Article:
London has welcomed Peruvian food with open arms and I’ve a feeling it’s a love to last forever. I’m smitten myself with favourites including Lima Floral, Chotto Matte, and Señor Ceviche. I’ve yet to visit Coya which I’ve heard nice things about. I’ve recently visited newly-opened Chicama, but of course we can’t forget about its overachiever of a sister, Pachamama.
Don’t ask me why it took me yonks to get here. I’ve been dying to go and I’m kicking myself for being late to the party. But oh, what a party it was.
Located at the end of Marylebone High Street (you can easily miss the entrance if you don’t find the A), the restaurant looked set for a party itself. It’s not that massive – I reckon it sits around 70 at most – and there’s a tasteful homey feel to the decor which I liked.
MB and I sat by the bar counter and I took it all in. The vibe was ubpeat and lively but you’re still sure to hear your companions. I liked it.
With bottles of bitters and jars of garnishes sprawled out, it would’ve been rude to not sample the cocktails.
I went for the Gastón Acurio (£9.5) which was described as an homage to the father of Peruvian gastronomy. Barsol Mosto Verde Pisco, rocoto chili, fresh lime and ginger. Contrary to my usual preferred bitter cocktails, this brought a nice refreshing flavour with a kick.
Who’s Gastón? The only son of a prominent Peruvian politician, Gaston studied law thinking he’d follow his dad’s career. However, driven by the love of cooking, he went to study culinary arts at Le Cordon Bleu in Paris. Upon returning to Peru, instead of pursuing Peruvian politics, he went on to revolutionise Peruvian cuisine.
*slow clap moment over here*
MB ordered the Alma Diaz (£9.5), a sweet and tangy pisco concoction made with passionfruit, sugar, lemon. Very decent, very tropical.
And then food started coming.
There’s much to say about the Peruvian fried chicken (£8). The tender fillets were absolutely juicy and the perfectly seasoned batter was on-point crispy. They serve it with an Atacama hot sauce on the side and even that was delicious. Finger-licking-good, dare I say. We were off to a good start.
Angie recommended the seabass ceviche (£9.5) and boy was it good. A generous serving of seabass chunks sat on a bed of tiger’s milk, radish, samphire, sweet potato and popped corn. The freshness of the fish was undeniable. It stole the show for me.
Darlings, believe me when I say it was a circus in your mouth. The textures, the vibrance, the flavour erupted in my palate and I wanted to cry because dishes like this come in rare waves in London.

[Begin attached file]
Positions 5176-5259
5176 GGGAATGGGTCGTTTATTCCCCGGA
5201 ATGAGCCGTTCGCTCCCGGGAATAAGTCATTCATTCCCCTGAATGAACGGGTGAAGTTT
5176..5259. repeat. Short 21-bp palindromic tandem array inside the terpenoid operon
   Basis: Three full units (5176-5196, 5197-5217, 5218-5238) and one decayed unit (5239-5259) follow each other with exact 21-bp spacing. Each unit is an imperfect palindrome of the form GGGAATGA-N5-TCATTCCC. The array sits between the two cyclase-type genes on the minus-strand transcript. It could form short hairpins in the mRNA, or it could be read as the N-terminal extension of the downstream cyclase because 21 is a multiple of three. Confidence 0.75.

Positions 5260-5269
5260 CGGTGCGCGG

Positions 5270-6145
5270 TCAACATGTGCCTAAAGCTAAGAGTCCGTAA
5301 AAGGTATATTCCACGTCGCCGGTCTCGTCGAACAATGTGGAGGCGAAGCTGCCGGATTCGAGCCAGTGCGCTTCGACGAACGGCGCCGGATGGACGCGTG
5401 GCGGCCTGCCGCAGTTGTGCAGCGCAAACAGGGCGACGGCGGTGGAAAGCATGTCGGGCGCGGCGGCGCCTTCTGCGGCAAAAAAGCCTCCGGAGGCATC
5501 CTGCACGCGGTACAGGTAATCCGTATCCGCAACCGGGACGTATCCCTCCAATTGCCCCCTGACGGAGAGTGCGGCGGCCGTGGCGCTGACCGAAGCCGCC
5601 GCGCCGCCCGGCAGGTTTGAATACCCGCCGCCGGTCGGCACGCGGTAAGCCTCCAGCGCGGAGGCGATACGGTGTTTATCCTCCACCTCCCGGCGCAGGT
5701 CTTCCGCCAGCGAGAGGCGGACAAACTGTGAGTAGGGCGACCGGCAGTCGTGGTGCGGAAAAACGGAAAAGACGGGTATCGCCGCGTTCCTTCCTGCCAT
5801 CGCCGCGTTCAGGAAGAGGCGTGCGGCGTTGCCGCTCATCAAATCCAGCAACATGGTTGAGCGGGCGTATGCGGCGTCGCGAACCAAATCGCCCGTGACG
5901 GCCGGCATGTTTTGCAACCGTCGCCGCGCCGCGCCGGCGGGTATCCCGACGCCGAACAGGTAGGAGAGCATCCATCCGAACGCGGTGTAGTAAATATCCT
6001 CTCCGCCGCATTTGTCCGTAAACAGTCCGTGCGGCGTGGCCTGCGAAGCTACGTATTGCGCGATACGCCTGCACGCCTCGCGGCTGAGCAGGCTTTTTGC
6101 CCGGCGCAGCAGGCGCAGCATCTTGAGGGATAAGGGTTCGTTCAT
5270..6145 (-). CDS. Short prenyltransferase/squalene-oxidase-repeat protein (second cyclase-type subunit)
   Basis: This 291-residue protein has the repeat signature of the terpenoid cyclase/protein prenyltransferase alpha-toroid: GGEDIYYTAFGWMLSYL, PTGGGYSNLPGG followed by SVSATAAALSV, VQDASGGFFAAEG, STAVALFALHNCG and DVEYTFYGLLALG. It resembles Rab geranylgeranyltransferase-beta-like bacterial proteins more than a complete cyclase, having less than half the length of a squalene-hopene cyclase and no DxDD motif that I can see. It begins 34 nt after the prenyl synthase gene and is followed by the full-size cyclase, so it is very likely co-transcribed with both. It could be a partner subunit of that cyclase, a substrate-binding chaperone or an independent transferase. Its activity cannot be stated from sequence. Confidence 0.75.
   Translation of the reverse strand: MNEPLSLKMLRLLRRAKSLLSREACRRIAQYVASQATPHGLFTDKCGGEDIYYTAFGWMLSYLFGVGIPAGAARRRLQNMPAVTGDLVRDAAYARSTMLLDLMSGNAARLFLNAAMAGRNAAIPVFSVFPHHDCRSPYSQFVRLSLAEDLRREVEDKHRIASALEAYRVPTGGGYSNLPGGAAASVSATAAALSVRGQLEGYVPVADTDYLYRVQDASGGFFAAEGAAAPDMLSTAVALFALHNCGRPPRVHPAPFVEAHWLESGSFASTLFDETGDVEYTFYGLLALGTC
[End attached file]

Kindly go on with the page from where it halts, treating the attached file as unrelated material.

Next to arrive was the Galician octopus (£15) which again, to my amazement, was a generous portion. Two big tentacles lay on a bed of supergrains, edamame and hazelnut. Accompanying flavours included pak choi, orange segments and caramelised aji peppers.
Overall, this was much better than Chicama’s octopus dish. The smoky octopus and pak-choi married well with the sweet yet punchy aji peppers. The orange segments gave a much needed yet well balanced citric kick. There may have been too much quinoa but I’m not one to complain.
One of the dishes that got MB & I debating was the fried aubergine (£8.5). Crumbed with pecan and served with smoked yoghurt, MB thought it was too spiced for her liking. I, on the other hand, thought it was quite decent.
Gary swore by the beef short rib ‘Pachamanca’ (£21) so we ordered this despite being full to the brim. The tender beef flaked off and it was a good, big piece, too. The sweet potato side was charred perfectly and was complemented by the tangy aji-based salsa.
We both had our eyes on the coconut & brown butter leche frita (£8.5) so we shared one. MB, usually a non-dessert eater, devoured this with much gusto. I, on the other hand, thought it was just okay. The custardy filling was plentiful but I did like the subtle coconut milk taste.
If I were to play favourites I’d say this was the better sister. Service was decent, drinks were thoughtful and the food was better – and I’m not saying that from an omnivore’s standpoint. However, bear in mind that Pachamama has had a few years to hone stuff so I’m sure Chicama can learn from this.
Overall, I liked Pachamama and I’m sure to go back. It seems like a good place to bring friends for pre-tanking or refuelling after shopping along Oxford Circus. It’s casual enough for a non-pretentious date and the cocktails are really quite tasty.
18 Thayer Street, London, W1U
Average spend pp: £45
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Oooh I’m glad you liked the sea bass ceviche. I like Pachamama but it’s definitely mot my favourite Peruvian restaurant in London.
It was absolutely gorgeous, good shout! x
I love popping to Pachamama on weekends – it’s the lovely funk with a laid back vibe. (Gosh I sound like a hippy…)
Lol, Emma! I’ve yet to try the brunch menu! I’ve heard good things! x
I’ve been meaning to go for ageeees. I hear they do good brunch too?!
Yeah, shall we go? I’ve not tried brunch here yet! x
I’ve not been there yet but those cocktails look amazing!
They were super yum! x
I love the sound of the Galician octopus! I still haven’t made it here – need to get down there!
Take me with you! x
Aah I went when it had just opened, so didn’t have as good an experience although I did love the ambience and vibe! Sounds like I need to pay another visit – the aubergine particularly sounds interesting! x
It was lovely! Although I liked the aubergine dish from Chicama more!
Peruvian food seems to be all the rage at the moment which is nice as it puts Peru on the map more. I have to say that the food looks delicious – never heard of a butter leche frita before but it looks yum and those cocktails looks amazing!! 🙂 xx
The cocktails were great, Maggie! And the leche frita was like, battered flan. Haha. Interesting dessert 🙂